"Hwang Sok-yong has a knack of presenting us with stories that look like the simple jottings of an idle, curious man... yet each phrase almost is invested with the power of a parable." Mika Provata-Carlone
John Lanchester: Behind the barricades

John Lanchester: Behind the barricades

John Lanchester’s The Wall is a dystopian vision of post-climate-collapse Britain. As the seas have risen, all the world’s beaches and low-lying communities have been submerged, and vast displaced populations are cast adrift on the oceans in a perilous search of safe harbour. In common with other still-habitable territories, Britain’s...
Wedding plans

Wedding plans

Mrs Binat’s ambitions for her daughters were fairly typical: groom them into marriageable material and wed them off to no less than princes and presidents. Before their fall, her husband had always assured her that, no matter what a mess Alys or any of the girls became, they would fare...
Just sittin’ here doin’ time

Just sittin’ here doin’ time

When my mother got home, the four of us would head out to dinner, and twice my sister, Rachel, joined us. It felt sometimes like it was the old days again, and other times a little strained, as though we were in a play about a family who all hold...
Fantasia in F minor

Fantasia in F minor

Breathless, they sank into the armchairs in the Great Room. While Lenny, shaken by a new coughing fit, gasped for air, Hermin began a feverish search for a subject, any subject, capable of guaranteeing a normal conversation. The silence must not be allowed to drag on and on again; topics...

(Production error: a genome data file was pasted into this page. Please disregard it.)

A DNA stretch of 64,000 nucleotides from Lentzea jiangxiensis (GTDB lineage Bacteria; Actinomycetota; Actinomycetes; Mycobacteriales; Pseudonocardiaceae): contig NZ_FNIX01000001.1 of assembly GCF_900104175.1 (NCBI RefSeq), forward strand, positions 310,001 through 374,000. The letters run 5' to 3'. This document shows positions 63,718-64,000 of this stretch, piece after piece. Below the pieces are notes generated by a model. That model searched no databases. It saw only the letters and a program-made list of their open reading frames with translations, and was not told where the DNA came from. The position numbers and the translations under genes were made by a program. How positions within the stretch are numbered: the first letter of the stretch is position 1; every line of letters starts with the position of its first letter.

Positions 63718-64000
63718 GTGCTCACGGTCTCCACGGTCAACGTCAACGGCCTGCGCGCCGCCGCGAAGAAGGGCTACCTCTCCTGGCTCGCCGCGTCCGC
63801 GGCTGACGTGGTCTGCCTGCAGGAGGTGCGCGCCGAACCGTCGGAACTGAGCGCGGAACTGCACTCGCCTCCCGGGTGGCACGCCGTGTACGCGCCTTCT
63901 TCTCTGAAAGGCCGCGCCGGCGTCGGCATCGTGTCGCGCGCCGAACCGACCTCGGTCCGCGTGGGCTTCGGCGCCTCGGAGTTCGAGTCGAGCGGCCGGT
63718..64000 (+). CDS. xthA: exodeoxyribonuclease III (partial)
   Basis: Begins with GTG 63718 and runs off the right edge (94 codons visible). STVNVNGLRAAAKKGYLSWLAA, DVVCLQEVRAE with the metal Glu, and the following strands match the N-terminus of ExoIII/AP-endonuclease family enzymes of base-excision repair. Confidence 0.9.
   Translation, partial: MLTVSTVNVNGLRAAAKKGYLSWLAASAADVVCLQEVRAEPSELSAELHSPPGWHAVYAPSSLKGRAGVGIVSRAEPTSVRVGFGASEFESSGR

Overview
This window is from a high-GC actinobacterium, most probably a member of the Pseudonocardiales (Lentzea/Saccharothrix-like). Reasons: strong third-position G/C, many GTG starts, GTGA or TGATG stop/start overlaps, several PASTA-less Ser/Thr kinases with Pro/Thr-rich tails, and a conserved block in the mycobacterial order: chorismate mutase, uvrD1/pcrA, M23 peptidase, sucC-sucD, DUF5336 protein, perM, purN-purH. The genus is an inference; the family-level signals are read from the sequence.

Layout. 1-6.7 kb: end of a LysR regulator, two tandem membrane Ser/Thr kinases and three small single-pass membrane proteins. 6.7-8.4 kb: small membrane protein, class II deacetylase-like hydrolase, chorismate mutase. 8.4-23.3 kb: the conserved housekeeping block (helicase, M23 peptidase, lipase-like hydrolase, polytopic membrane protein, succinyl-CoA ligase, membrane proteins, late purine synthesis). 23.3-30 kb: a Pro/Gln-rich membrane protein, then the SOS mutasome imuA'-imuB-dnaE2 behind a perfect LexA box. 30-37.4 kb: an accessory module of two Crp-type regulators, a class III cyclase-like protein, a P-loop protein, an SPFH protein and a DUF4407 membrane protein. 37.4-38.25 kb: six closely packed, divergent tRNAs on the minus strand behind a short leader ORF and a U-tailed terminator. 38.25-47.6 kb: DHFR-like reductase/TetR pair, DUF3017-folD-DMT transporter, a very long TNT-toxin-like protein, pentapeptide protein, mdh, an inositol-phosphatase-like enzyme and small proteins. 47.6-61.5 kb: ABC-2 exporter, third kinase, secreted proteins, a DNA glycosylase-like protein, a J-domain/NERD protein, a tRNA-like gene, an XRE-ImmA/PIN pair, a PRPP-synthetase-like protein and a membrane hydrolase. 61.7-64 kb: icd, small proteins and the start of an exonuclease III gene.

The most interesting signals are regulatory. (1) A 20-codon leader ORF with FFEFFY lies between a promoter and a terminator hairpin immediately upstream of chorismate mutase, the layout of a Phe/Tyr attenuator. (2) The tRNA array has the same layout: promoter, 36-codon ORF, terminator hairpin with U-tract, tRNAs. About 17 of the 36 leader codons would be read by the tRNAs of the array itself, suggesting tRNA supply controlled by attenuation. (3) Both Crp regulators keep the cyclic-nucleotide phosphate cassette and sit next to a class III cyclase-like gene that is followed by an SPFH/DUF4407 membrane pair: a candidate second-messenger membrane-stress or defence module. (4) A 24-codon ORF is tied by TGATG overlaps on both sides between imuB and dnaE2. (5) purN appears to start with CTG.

Claire Fuller: The female gaze

Claire Fuller: The female gaze

Claire Fuller’s third novel Bitter Orange is a delicious read that lingers in the reader’s subconscious long after the final page is turned. It’s the summer of 1969 and Frances, Peter and Cara are camping out at Lyntons, a once-grand, neoclassical mansion that they’re surveying for its new American owner....
The sins of our future

The sins of our future

Many years ago, a young boy from an affluent Egyptian family was travelling with his parents by train to their summer house somewhere deep down the valley of the River Nile. This was a journey he had made many times as he grew older. Each time, the curtains of their...
Cats on the page

Cats on the page

Cats on the Page brings familiar and much-loved feline favourites together with the eclectic and unexpected to celebrate the myriad ways in which cats have captured the cultural imagination for hundreds of years. Through an array of poetry, artwork, fables and fairy tales from around the world, this free exhibition,...
Hatchet job

Hatchet job

Yes, of course, I know my rights. I have the right to remain silent. I have the right to talk to an attorney. If I can’t afford an attorney, one will be appointed for me. Yes, I know. In fact, I’m sure every halfwit kid with a TV for a...
A hunger artist

A hunger artist

In the past few decades public interest in the art of fasting has drastically declined. While it used to be very profitable to put on big, stand-alone exhibitions, doing so today would be completely impossible. It was another time. Back then, the whole city would get caught up in what...
Animal

Animal

Animal: Exploring the Zoological World is a visually stunning and broad-ranging exploration and celebration of humankind’s ongoing fascination with the world’s remarkable fauna. Since our very first moments on earth, we have been compelled to make images of the curious beasts around us – whether as sources of food, danger,...
Shadows and elevations

Shadows and elevations

With his camera and notebook, Jack London circles Hawksmoor’s Christ Church. He does not look up at the portico, the threatening mass of columns, ledges and alcoves. The Mayan dagger of the steeple. He does not step beyond the defensive railings. He stays outside. A photograph from distance, in which...